• Fee reduction for small entities – independent inventors, non-profits, and other small companies. Qualifications are based on annual gross income for the business, right now ~$25M. But, if you cease to be a small entity while the application is pending, you have to go back and pay the difference.
  • Everyone’s familiar with trademarks – when you hear “brand strength”, it really means “trademark strength”.
  • For what it’s worth, Harley Davidson did try and get a trademark on the sound of their engines; they failed, not because sounds can’t be trademarks, but because they don’t actually make their engines – they buy them from a supplier, and so they aren’t the “source” of the goods
  • Factors in Likelihood of Confusion Analysis Similarity between trademarks in appearance, sound, and/or meaning Similarity between goods and services Marketing environment (channels of trade) Strength of senior trademark Likelihood of trademark expanding into product category of junior trademark Intent of junior trademark user’s adoption’ Buyer sophistication
  • Fanciful: The fanciful mark has no definition, and was invented to serve as a mark. “Exxon”, “Kodak”, and “Google” Arbitrary: ordinary words that have meanings, but the meanings have no relationship to the product. “Apple Computer”, “Dove Ice Cream” Suggestive: Suggestive marks hint at some desirable quality or character related to the goods. “Ivory Soap”, “Pampers Diapers” Descriptive: describe the goods or a quality, characteristic or purpose of the goods. No protection without showing that people associate the mark with your product. “Jiffy Lube” This includes simple geographic words, a la “Atlanta Diner”
  • This is another reason it’s important to monitor your marks. If someone uses your trademark as a verb, you’re probably in trouble. E.g., “Google it” rather than “look it up using the Google® search engine”
  • Turn it to your advantage. Another ad campaign saved the Xerox mark using a slogan that they trademarked in turn – “You can’t Xerox a Xerox on a Xerox.” Effort counts here – chances are you’re not going to get people to change the way they speak, but by showing that you’re working to maintain the integrity of your mark, you avoid the danger of waiving the right to defend it.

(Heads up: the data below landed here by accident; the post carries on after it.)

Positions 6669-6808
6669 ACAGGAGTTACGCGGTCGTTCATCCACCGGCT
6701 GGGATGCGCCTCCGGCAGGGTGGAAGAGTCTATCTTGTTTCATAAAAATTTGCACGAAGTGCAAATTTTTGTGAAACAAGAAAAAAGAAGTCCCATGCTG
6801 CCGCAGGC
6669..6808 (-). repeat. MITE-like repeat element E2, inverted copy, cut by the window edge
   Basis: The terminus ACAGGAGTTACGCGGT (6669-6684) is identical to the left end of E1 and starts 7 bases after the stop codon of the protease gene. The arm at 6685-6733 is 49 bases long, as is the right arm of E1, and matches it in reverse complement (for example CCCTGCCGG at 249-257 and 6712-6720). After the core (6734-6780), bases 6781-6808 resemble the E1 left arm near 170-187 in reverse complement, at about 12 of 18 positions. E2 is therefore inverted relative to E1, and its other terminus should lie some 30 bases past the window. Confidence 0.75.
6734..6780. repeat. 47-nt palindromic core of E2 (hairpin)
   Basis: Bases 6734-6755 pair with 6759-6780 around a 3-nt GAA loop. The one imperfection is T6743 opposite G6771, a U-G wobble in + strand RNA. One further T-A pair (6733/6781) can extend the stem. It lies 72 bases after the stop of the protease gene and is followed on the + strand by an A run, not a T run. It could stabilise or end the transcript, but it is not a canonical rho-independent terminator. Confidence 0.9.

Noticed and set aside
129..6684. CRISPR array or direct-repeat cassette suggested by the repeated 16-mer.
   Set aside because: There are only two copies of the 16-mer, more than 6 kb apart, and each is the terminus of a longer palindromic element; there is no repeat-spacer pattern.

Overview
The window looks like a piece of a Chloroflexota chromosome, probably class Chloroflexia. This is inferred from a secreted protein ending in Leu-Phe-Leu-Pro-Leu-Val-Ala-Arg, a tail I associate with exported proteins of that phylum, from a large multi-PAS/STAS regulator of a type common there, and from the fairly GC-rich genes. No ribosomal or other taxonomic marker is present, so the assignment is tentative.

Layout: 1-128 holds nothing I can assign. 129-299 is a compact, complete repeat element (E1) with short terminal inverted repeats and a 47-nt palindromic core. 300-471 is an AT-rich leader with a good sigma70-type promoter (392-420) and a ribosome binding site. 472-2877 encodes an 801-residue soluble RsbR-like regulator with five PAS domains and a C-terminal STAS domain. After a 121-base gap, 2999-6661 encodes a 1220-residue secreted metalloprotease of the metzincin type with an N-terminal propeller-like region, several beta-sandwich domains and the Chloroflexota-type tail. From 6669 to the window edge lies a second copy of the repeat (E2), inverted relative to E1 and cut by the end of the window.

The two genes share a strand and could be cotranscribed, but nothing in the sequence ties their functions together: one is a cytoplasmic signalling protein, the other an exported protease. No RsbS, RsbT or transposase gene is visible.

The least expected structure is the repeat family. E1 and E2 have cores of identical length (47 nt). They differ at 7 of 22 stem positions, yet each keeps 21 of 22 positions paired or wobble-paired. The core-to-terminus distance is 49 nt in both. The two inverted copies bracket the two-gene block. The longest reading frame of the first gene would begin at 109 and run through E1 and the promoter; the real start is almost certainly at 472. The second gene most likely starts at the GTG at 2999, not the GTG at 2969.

• Unfortunately, you’re not likely to win a trademark suit here unless they’re using it to redirect people to a competing business rather than a “legitimate protest site”.
  • If it’s a domain name, registrars will not transfer a domain without a binding court decision or agreement. ICANN has adopted a uniform domain-name dispute-resolution policy that all of the registrars are expected to follow. Essentially, they tell you to sort it out and let them know if it works.
  • Apple Computer and Apple Records
  • Marvel claimed the Statesman character infringed its Captain America trademark, among others; the case eventually settled for an unknown amount What to do about this? Create terms of use making attempts to infringe others’ trademarks a violation, have some method where TM owners can report alleged violations, and have a policy of investigating those reports. It may not keep you from being sued, but if the ones complaining didn’t follow the process, you’ve got a good defense.
  • Limited rights in geographic region of use. Typical remedy results in getting other party to stop use of the mark. Allows coexistence of same mark for same goods in different regions of the country. Some of you are probably familiar with Einstein Bros. Bagels…
  • CL TM only covers the geographic area you’re using it in. Presumably most of you will not be limiting your products to a particular geographic area; federal registration makes much more sense for you that it would for a purely local restaurant or shop. Registration provides an inference that the infringement was “willful and intentional”, which is a wonderful legal term that means attorney’s fees might be paid by the other side on top of maximizing any damage award and our clients will be very happy indeed. If you plan to go international, having an active US registration satisfies a lot of the formalities for many foreign TM registrations, showing that the mark is valid and in use Again, before you select that great name for your game, your software, your company, whatever, do a quick search on the PTO site to see if someone else is using it. Others are doing that, and will see your registration and potentially head off a later conflict.
  • The ® can only be used after the registration is approved by the PTO, and must only be used in relation to those goods or services which are specified in the certificate of registration Continuous use - There’s a presumption of abandonment if it’s not used for three years
  • Transcript

    • 1. SimLawyers: Patents and Trademarks Blake Sorensen
    • 2. USPTO
      • Federal Agency under the Commerce Department
      • Receives and Examines Applications for Patents and Trademarks
      • Exclusive for Patents, Concurrent with States for TM
    • 3. Authority
      • U.S. Constitution, Article I, Clause 8
      • “ to promote the progress of science and useful arts, by securing for limited times to authors and inventors the exclusive right to their respective writings and discoveries.”
    • 4. Patent Rights
      • Right to exclude others…
      • From making, using, selling, offering to sell, importing…
      • The patented invention…